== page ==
Empowering Girls as Agents of Change for Clean Cooking Solutions
Behavior change is a critical step in the adoption of new technologies, and in Ghana, thousands of Girl Guides—adolescent girls developing leadership and citizenship skills—are learning about the importance of efficient cookstoves and spurring their families and communities to change the way they cook. Since 2014, the Global Alliance for Clean Cookstoves has partnered with the Ghana Girl Guides Association (GGGA) on an awareness campaign pilot, which includes the design and implementation of an education program to teach girls about the negative impacts of traditional cooking practices, and gives them opportunities for leadership through introducing this new technology to their local community.
The Ghana Girl Guides Association has an established membership base of 20,000 adolescent girls, and brings credibility to social messages at the community level. The targeted beneficiaries of the Alliance-GGGA pilot are members of the Girl Guides in Anyamam, Ada West district, Ghana, who are 15-25 years old.
A baseline study revealed major knowledge gaps among the Girl Guides and their families around clean cooking:
- 90% of households surveyed used traditional stoves
- 44% had no previous knowledge of clean cookstoves
- Only 14% owned an improved cookstove
- 61% cooked over open fire
- 66% were unaware that traditional cooking accounts for a high rate of infant mortality
To address these gaps, GGGA designed and implemented a one-week training curriculum to educate 200 Girl Guides about clean cooking solutions, and the social, economic, and environmental impacts of traditional cooking practices. This training will be incorporated into the manuals GGGA uses nationwide, along with communications materials that can be widely distributed throughout Ghanaian communities, online, and via social media. The training program also includes empowerment and leadership components adapted for adolescent girls from the Alliance’s Empowered Entrepreneur Training Handbook to strengthen girls’ capacity to become leaders in their communities by promoting clean cooking solutions and sharing their knowledge with others.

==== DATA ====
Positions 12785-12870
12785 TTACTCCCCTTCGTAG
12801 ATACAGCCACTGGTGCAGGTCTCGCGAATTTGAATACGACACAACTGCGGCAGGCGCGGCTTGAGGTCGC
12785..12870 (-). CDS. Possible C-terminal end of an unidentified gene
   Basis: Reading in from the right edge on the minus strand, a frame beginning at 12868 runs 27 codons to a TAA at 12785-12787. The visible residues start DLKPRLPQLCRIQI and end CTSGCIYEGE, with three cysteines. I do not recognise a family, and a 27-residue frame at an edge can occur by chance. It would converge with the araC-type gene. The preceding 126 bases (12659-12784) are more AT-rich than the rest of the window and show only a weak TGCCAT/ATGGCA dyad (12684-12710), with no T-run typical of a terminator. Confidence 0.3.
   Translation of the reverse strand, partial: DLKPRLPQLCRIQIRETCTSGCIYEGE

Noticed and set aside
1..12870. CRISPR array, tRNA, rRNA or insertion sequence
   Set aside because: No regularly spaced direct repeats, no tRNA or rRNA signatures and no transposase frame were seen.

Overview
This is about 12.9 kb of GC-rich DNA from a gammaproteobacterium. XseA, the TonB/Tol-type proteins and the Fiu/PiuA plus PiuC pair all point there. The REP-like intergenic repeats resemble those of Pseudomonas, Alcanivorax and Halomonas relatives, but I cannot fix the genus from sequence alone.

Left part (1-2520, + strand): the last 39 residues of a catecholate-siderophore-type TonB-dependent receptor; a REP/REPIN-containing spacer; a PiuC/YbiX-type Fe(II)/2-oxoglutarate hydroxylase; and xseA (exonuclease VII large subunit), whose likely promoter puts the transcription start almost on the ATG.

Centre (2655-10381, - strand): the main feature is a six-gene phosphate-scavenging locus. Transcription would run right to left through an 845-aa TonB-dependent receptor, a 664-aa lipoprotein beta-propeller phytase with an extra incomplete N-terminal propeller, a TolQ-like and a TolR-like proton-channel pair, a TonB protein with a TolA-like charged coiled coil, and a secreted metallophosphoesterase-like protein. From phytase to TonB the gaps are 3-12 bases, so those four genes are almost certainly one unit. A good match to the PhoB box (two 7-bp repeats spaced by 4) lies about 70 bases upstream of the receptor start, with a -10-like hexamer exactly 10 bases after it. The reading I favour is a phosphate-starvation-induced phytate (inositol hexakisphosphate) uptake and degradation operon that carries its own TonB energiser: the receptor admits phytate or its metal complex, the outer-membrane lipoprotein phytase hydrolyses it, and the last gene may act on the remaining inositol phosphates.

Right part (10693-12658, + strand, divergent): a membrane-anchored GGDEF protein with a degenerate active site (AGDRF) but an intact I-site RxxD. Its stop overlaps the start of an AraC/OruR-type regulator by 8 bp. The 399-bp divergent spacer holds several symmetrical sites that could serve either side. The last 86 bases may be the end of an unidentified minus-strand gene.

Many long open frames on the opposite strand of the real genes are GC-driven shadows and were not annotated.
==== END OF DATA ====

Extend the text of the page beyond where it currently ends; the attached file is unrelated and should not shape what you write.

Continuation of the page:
Ruth Ocansey, a Girl Guide trainer, introduced her improved cookstove to her family, which saved them time and money because it takes less time to light, heats more efficiently, and requires half as much charcoal for cooking. Ruth lets her neighbors borrow the stove and they are now interested in purchasing a new stove for themselves. Alberta Abayateye, another trainer, also reported saving money on charcoal used for cooking. And, after recently moving to a neighboring village, she remains committed to sharing her positive experience using improved cookstoves with her new community members.
As a result of the pilot project with GGGA, all 200 Girl Guides reported increased awareness of clean cooking solutions, empowerment, leadership, and entrepreneurship, better positioning them to serve as community change agents. Each girl’s household purchased an improved cookstove during the pilot, resulting in:
- 85% of Girl Guides reporting a preference for improved cookstoves over traditional stoves because they are clean, efficient, and easy to maintain
- 90% of Girl Guides’ households adopting the improved cookstove as their primary cooking device
- Fewer Girl Guides reporting use of wood as their main fuel source, with the majority of girls using charcoal, and some using LPG
GGGA continues to work to expand its program nationally–implementing the training in other regions and measuring the impact in each community, given different regional needs. Eventually the pilot project hopes to reach all 20,000 Girl Guides in Ghana and attract 5,000 new girls and young women as members. Additionally, GGGA is part of the World Association of Girl Guides and Girl Scouts, which has over 10 million members in 155 countries globally, so a similarly-structured program could be implemented with other populations of Girl Guides. Following the success of the initial pilot project, GGGA has gained recognition in Ghana as a leading youth organization promoting clean cooking solutions, and the awareness-raising campaign has shown unique potential to scale globally through the Girl Guides international network of adolescent girls.